We are only starting to understand how variation in cognitive ability can result from local adaptations to environmental conditions. A major question in this regard is to what extent selection on cognitive ability in a specific context affects that ability in general through correlated evolution. To address this question, we performed artificial selection on visual associative learning in female Nasonia vitripennis wasps. Using appetitive conditioning in which a visual stimulus was offered in association with a host reward, the ability to learn visual associations was enhanced within 10 generations of selection. To test for correlated evolution affecting this form of learning, the ability to readily form learned associations in females was also tested using an olfactory instead of a visual stimulus in the appetitive conditioning. Additionally, we assessed whether the improved associative learning ability was expressed across sexes by color-conditioning males with a mating reward. Both females and males from the selected lines consistently demonstrated an increased associative learning ability compared to the control lines, independent of learning context or conditioned stimulus. No difference in relative volume of brain neuropils was detected between the selected and control lines.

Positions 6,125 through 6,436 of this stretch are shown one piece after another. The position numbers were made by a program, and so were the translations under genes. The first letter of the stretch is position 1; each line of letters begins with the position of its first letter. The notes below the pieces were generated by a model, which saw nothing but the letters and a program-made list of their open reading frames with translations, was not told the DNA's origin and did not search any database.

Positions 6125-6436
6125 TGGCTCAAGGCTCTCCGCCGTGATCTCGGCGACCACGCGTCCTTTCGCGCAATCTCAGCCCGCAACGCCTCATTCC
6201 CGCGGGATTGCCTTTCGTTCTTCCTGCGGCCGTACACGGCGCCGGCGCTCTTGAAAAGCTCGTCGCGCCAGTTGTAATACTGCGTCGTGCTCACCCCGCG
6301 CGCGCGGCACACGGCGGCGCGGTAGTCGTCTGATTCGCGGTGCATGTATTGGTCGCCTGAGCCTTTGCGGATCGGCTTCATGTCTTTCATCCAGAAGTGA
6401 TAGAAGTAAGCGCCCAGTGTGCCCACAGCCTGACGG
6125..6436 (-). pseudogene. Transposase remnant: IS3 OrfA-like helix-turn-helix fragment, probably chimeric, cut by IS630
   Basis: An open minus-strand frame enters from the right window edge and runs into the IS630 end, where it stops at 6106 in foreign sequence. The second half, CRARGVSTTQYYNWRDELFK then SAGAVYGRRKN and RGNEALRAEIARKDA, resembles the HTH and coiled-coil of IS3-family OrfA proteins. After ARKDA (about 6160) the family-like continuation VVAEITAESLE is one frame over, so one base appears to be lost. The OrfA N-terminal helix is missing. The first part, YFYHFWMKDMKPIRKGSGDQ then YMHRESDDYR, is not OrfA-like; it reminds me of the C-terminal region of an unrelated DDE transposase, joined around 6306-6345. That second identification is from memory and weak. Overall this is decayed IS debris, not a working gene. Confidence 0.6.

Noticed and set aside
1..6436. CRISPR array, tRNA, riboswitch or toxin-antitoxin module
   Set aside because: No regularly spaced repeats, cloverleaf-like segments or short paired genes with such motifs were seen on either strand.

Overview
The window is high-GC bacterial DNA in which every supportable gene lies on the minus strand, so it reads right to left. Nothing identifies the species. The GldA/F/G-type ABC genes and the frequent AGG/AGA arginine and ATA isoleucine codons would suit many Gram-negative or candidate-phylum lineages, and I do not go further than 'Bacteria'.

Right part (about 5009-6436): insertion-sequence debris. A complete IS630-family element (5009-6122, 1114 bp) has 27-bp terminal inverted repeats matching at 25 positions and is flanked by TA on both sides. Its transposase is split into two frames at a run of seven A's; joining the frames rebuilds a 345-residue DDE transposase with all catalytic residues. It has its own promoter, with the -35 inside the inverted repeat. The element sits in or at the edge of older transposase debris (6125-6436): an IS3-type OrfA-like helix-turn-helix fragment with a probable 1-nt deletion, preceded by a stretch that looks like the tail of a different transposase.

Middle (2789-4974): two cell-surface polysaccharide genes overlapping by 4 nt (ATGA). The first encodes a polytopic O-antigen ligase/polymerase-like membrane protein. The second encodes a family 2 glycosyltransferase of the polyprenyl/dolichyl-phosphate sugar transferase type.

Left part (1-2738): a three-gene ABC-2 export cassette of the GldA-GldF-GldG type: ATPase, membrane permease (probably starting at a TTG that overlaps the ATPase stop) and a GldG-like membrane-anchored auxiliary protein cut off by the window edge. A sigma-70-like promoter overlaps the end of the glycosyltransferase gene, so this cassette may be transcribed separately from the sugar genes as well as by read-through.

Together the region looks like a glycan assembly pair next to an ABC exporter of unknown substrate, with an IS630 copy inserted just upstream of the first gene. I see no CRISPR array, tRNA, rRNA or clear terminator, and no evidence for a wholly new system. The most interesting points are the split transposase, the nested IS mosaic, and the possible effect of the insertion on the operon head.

- Artificial selection
- associative learning
- Nasonia vitripennis
- sensory modality
Data from: Selection for associative learning of color stimuli reveals correlated evolution of this learning ability across multiple stimuli and rewards.
Liefting, M. (Creator), Hoedjes, K. M. (Creator), Le Lann, C. (Creator), Smid, H. (Creator) & Ellers, J. (Creator), Vrije Universiteit Amsterdam, 17 Apr 2018